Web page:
From there, things began to spiral downwards for Ryan and the Jets, who found themselves unable to pull off a season above .500. The team stuck with Ryan through that time because of his strong relationship with and support from the players. Furthermore, with his booming personality and defense-focused approach, Ryan seemed to have the potential needed to give the Jets what they needed to be winners. Unfortunately, the Jets became somewhat of a laughingstock throughout the NFL for many mistakes they made (most notably Mark Sanchez’s “butt fumble”) and never realized their potential, leading to Ryan’s firing after a 4-12 record in 2014. I was initially very frustrated with that decision, because I felt that he had proved, during his first two seasons, the success he could have if he had the tools needed. It felt to me that the Jets cut him off before he could fully develop those tools to make the team truly special.

However, during the most recent season, the Jets went on to go 10-6 and just barely missed the playoffs under new head coach Todd Bowles. Suddenly, the atmosphere around the team became much calmer, which seemed to help Bowles focus and make the most use out of the admittedly mediocre resources he had on hand—pushing a slightly above-average quarterback like Ryan Fitzpatrick to break many franchise records was no small feat.

So now we seem to have two contradictory situations. The Mets, after waiting through many miserable seasons and developing their younger players, now have a successful team that looks strong for years to come. On the flip side, the Jets benefited from losing their patience and finding someone who could make the most of the somewhat mediocre set of players the team currently had. Is there a point to all that deliberation?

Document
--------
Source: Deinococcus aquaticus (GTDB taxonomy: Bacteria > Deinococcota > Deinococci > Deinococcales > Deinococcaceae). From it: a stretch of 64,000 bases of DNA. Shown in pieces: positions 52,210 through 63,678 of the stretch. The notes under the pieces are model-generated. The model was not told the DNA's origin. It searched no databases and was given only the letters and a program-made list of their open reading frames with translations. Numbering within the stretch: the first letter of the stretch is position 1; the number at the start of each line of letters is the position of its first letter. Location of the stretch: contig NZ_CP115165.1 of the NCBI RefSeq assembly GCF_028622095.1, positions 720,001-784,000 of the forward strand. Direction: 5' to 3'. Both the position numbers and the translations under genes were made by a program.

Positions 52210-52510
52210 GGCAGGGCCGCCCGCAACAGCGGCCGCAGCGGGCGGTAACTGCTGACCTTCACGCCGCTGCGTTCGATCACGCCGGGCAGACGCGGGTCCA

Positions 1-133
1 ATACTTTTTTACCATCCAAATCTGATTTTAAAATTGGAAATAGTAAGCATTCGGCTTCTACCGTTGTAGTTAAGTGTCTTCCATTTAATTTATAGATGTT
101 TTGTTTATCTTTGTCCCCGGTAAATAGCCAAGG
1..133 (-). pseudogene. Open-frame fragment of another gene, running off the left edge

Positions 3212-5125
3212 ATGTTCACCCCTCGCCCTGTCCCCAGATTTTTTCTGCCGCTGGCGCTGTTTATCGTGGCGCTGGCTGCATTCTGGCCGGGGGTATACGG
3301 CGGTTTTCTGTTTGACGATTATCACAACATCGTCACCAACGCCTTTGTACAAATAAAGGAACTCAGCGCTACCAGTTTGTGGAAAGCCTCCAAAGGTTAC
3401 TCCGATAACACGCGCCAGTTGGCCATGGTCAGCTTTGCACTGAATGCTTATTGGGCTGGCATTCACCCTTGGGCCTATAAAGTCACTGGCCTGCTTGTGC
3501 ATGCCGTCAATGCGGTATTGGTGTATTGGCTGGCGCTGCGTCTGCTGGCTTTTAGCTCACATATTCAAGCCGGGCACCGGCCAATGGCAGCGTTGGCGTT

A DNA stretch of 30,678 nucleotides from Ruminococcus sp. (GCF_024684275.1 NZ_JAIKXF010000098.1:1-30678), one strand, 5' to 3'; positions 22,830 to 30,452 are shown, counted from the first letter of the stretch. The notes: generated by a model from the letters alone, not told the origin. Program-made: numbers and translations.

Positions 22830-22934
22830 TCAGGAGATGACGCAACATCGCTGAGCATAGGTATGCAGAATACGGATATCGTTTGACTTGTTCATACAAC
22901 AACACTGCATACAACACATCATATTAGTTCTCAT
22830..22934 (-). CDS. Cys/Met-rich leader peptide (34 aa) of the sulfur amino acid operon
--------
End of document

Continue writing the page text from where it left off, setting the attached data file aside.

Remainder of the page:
The key seems to be that patience is a path to success only if it is done right. Patience, by nature, requires people at the helm who can slowly develop a system without building up pressure. Collins and Alderson have these traits; both are quiet, uncontroversial guys who create few problems and maintain calm presences in the organization. Ryan, however, constantly predicted almost every year that the Jets would be contenders for the Super Bowl, had an overly strong media presence that always put the spotlight on the Jets for the wrong season, and made the Jets into a bit of a circus. Bowles was able to come in and calm things down, which seemed to be the best course of action for the Jets in the end.

Patience is still a good thing for teams to practice. It provides a sense of stability, and can make for some longer-lasting success if the team is willing to deal with failure along the way. All teams might not have the ideal atmosphere to do that, but those who do and can pull it off certainly earn more respect from me. Perhaps the only way to make it common would be if all fans could respect patience within teams; maybe then patience could finally become something that everyone recognizes as worth working towards. For now, though, all that I can do is just sit and hope that others learn from teams like the Mets and try to emulate their patient approach. In the long-run, the anticipation as you wait combined with the excitement when the desired goals are reached really can make sports more fun to follow.